We’ve beefed up our technical capability and built our own CMS that we are looking to market to those looking for help in that area. Having a system built specifically for your needs gives you so much more flexibility than a number of the pre-packaged blog systems out there. Our technology is definitely a strength for our current sites and future sites.

6. How has fantasy life changed for you since the well-publicized decision by to add player names to its college football fantasy game?

Our site’s traffic has more than doubled each year since 2006. We can only assume this is a CFF-wide trend, but it’s hard to pinpoint how much of that increase is due to’s decision to use player names in their game. We’ll see the biggest boost when the broadcast networks start integrating fantasy into their programming, like we see in the NFL. ESPN started doing it a little bit last fall, but it was late on Friday night. Of course, they’ll have to drag the NCAA kicking and screaming.

7. Fantasy college football has gotten a big bump in the past couple of years, but basketball not so much. What led you guys to launch College Fantasy Hoops Insider last year?

For the same reasons that we launched the football site. There seems to be a group of hardcore college fantasy basketball fans out there and very little information geared toward them. Of course, we love college basketball. It is still small, but so was college fantasy football when we started five years ago. We believe fantasy college hoops will grow, especially as more sites develop games centered on the NCAA tournament.

We also got a little bit lucky. We were able to find writers that are just as passionate about college basketball as we are about football. They are doing a remarkable job.

8. How does the growth potential for the college basketball market compare with that for college football?

It’s a matter of making the game approachable for the average college basketball fan, and I think our industry has a lot of work to do here. The NCAA tournament will always be the main event in this sport, so we aim to build on that and give people a reason to pay attention earlier. The potential is certainly there.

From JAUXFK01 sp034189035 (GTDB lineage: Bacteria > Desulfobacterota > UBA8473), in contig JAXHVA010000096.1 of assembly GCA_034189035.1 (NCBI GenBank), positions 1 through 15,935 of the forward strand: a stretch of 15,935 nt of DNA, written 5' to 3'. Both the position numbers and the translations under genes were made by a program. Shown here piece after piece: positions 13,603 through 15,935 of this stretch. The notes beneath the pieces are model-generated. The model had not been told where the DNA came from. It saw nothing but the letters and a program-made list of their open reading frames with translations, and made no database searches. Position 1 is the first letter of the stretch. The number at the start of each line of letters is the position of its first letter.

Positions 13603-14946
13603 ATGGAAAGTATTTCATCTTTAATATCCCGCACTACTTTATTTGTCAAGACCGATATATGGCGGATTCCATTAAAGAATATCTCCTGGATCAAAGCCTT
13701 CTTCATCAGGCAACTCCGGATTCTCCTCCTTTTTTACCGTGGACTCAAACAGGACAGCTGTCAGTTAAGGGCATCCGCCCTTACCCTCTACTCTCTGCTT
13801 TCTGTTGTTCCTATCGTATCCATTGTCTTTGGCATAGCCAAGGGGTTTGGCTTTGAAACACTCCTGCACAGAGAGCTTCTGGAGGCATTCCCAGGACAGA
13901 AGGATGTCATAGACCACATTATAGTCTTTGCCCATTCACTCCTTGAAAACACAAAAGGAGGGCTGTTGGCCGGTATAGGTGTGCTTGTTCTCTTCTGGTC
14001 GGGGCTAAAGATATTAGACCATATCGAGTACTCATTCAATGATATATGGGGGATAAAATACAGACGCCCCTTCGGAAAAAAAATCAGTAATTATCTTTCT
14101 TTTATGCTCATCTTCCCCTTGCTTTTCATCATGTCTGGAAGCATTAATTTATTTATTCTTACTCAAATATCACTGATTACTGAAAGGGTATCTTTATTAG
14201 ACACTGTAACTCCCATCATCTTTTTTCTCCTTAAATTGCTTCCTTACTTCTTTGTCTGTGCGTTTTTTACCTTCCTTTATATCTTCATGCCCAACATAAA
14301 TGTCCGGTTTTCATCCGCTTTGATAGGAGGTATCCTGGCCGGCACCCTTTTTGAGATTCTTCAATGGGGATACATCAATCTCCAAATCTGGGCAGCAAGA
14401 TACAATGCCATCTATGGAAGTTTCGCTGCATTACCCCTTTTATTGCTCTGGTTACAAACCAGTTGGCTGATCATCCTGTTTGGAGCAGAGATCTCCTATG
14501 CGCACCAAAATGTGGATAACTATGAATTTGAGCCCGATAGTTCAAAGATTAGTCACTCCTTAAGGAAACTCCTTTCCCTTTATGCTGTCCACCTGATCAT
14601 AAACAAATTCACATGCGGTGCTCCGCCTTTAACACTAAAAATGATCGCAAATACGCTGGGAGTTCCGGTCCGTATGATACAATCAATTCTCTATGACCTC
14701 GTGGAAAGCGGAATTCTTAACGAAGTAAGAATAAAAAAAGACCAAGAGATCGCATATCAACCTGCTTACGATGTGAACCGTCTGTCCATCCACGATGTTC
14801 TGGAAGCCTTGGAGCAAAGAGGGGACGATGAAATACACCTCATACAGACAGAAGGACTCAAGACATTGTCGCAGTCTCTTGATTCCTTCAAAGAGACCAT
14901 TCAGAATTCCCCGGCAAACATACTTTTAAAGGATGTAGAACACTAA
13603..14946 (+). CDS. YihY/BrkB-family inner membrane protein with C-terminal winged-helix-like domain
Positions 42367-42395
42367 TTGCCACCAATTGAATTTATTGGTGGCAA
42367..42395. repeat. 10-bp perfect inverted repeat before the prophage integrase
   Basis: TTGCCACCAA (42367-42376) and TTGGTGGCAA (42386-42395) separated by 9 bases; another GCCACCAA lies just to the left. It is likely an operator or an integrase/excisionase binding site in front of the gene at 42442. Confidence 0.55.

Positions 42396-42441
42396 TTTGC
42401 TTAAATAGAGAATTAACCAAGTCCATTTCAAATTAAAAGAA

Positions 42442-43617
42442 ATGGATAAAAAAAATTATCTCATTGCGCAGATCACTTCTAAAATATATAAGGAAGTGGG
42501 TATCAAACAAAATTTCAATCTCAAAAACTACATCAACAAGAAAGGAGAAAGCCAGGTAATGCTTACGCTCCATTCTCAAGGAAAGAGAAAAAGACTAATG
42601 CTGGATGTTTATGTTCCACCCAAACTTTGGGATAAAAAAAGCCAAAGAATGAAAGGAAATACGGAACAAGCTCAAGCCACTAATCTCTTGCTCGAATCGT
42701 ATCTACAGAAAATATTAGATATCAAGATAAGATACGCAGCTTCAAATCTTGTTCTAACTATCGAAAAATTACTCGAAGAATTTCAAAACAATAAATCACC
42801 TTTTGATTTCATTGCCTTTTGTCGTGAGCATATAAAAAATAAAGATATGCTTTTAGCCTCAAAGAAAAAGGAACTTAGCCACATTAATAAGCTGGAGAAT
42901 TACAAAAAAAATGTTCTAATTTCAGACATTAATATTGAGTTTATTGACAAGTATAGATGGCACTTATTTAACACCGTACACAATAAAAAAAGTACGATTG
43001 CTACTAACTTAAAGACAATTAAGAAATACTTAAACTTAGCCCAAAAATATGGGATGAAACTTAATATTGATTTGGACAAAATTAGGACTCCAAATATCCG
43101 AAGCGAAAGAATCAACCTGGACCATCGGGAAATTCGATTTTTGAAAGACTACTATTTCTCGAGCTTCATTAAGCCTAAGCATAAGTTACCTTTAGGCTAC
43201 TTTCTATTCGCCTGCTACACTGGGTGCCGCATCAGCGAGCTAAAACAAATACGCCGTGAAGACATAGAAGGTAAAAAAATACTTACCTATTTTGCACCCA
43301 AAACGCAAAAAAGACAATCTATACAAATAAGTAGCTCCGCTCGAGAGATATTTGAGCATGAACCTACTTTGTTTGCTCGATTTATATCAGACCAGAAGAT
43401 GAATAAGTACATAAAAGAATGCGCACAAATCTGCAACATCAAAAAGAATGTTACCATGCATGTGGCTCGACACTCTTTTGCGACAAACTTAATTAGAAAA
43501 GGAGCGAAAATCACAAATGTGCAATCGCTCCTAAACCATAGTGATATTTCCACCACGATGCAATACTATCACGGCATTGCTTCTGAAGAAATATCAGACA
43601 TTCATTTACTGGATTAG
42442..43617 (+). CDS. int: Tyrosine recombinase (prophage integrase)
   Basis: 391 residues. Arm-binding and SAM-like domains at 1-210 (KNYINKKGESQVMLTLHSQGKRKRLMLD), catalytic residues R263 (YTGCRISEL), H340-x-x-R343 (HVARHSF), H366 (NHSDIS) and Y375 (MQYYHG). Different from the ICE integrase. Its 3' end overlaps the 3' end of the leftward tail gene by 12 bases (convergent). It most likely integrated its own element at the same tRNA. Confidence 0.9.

9. You’ve also recently added NFL Draft Day Insider and will soon collaborate in the launch of What do you hope to accomplish with those outlets?

Draft Day Insider was a very natural extension of what we do every day because we follow college football players from the recruiting stage all the way through graduation. So we thought we had something to say about the NFL Draft and maybe we’d bring a different perspective than some of the other draft sites. We had always done some NFL Draft information on our college football site, but we felt it could stand alone.

The biggest challenge for us here is we are entering an already-developed market. There are countless NFL Draft sites. However, we feel the way our site is laid out and the extent of the information it provides — from draft history to current player news — makes us different. Most sites concentrate on one or two elements, we want to give NFL Draftniks one place to get it all.

League Runners is a project we’re working on with Roto Ethos Media that will basically serve as a website resource for fantasy league commissioners of any sport. Insider Sports Media is going to supply most of the technology and Roto Ethos will focus on the content side of things.

10. What else should we expect to see from you guys going forward? Do you have any designs on hosting fantasy college sports, which still doesn’t enjoy a wealth of league-hosting sites?

Our goal is to help the college fantasy football and basketball markets grow in any way we can. So the plan is to encourage more league-hosting options to enter the college market and working with firms that are developing new games instead of building games ourselves. We may run some contests from time-to-time, but that is not our core business.

We’ve been working with a few of our partners on ways that would make it easier for someone a little hesitant to take the leap to give CFF a try. We can’t count the number of times we’ve heard someone say “there are too many teams,” “it’s illegal” or something similar. If we can change the perception that college fantasy is harder to play than NFL fantasy, then we can count on continued growth in the market.

We are also always tinkering in the off-season. So we’ll have some changes coming to based on user feedback, and we’ll be refining our system more and more. We’re excited, but we are still a ways away from any announcements. We don’t want to over-promise and under-deliver.